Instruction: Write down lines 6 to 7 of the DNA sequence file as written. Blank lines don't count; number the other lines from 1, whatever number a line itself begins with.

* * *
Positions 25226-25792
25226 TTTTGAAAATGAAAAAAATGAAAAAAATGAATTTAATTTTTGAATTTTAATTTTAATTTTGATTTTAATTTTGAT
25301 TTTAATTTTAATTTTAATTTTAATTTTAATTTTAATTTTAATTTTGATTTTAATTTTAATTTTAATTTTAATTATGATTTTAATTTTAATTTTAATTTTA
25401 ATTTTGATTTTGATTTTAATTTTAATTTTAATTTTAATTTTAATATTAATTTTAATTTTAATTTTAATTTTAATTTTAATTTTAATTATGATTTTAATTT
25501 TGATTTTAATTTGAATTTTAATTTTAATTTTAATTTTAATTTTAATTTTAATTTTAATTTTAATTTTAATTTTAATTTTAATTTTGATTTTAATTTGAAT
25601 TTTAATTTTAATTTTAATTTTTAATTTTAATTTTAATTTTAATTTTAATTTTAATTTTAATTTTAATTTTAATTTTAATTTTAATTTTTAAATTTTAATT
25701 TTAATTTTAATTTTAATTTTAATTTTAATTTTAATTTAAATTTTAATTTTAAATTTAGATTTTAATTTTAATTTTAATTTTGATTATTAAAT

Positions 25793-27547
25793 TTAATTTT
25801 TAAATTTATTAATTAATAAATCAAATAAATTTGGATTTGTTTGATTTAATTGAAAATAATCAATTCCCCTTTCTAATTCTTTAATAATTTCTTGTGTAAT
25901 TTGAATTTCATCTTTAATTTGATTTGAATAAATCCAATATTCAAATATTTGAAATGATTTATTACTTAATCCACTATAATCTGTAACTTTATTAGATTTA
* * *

25601 TTTAATTTTAATTTTAATTTTTAATTTTAATTTTAATTTTAATTTTAATTTTAATTTTAATTTTAATTTTAATTTTAATTTTAATTTTTAAATTTTAATT
25701 TTAATTTTAATTTTAATTTTAATTTTAATTTTAATTTAAATTTTAATTTTAAATTTAGATTTTAATTTTAATTTTAATTTTGATTATTAAAT